William F. Buckley’s fight against the Birchers and their leader, Robert Welch, developed slowly and with no little anguish about airing the Right’s dirty laundry in public.

Political movements of the Right have done the same. The most consistent and consequential foe of European fascism was a man of the Right, Winston Churchill. National Review, of course, played a major role in establishing a clear distinction in the early 1960s between conservatives and the conspiratorial right-wingers of the John Birch Society. As Alvin Felzenberg has detailed in these pages, William F. Buckley’s fight against the Birchers and their leader, Robert Welch, developed slowly and with no little anguish about airing the Right’s dirty laundry in public. Buckley wasn’t eager for a fight with people on his own side who shared a lot of his friends, subscribers, and benefactors, but he came to see that Welch and the Birchers who followed his line were toxic in general and specifically poisonous to the conservative movement if a vigorous effort wasn’t made to draw a line of demarcation between the two. By setting up National Review as the opponent of Welch, he ultimately sowed the seeds for the movement to grow stronger while Welch faded into obscurity.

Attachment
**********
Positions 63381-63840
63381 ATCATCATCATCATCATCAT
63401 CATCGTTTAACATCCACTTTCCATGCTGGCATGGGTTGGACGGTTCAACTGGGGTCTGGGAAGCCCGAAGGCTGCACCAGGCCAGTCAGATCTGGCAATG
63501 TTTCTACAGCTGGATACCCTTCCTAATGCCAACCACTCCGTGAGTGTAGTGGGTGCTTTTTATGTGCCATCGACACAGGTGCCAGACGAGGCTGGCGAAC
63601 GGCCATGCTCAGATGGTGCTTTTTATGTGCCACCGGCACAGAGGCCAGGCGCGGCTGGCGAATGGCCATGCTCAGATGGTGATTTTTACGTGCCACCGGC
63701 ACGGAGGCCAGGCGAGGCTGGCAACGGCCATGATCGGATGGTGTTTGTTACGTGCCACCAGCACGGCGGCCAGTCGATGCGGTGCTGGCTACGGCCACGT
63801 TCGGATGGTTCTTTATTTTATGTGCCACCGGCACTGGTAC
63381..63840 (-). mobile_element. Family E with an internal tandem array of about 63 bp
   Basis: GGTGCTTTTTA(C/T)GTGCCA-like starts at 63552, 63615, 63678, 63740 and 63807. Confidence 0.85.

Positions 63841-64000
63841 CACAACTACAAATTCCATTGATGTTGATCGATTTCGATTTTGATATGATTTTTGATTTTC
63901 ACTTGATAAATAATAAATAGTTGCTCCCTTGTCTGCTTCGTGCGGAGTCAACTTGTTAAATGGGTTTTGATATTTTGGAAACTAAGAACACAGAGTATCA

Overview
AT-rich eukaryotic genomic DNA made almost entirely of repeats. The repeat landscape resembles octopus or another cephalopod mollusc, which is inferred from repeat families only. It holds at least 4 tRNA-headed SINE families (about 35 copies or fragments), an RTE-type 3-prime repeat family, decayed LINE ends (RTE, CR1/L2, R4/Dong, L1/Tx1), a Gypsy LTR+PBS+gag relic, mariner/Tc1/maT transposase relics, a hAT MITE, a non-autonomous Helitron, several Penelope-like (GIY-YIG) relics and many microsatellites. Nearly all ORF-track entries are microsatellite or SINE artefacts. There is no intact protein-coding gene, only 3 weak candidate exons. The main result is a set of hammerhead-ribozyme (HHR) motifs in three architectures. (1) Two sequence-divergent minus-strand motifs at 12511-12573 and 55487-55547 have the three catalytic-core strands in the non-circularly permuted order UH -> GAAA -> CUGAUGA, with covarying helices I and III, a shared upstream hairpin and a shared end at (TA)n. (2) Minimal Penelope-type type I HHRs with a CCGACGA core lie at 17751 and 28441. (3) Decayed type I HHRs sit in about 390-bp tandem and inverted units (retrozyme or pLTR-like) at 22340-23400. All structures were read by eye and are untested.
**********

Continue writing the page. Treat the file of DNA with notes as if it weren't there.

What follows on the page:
If anti-radical Muslims want to break through the media narratives and be known as opponents of radical Islam — if they truly want to defeat radical Islam — organization will be crucial. That means placing spokesmen at the head of national organizations who will become recognized as foes of the radicals. It means promoting writers and speakers who will fight the radicals in the open marketplace of ideas – and continue the same fight in the same terms outside of English-language media. It also means fights for control of local mosques and commercial boycotts of the sponsors of terror. And it means publicizing these fights. Like Kazan or Buckley or Mitterand, this will mean some bad publicity and some setbacks for the tribe in the short run, but Islam has been around for 1,300 years and has a billion adherents; if it intends to last, better that it take the hit now and have it out, with the goal of excising the radicals once and for all.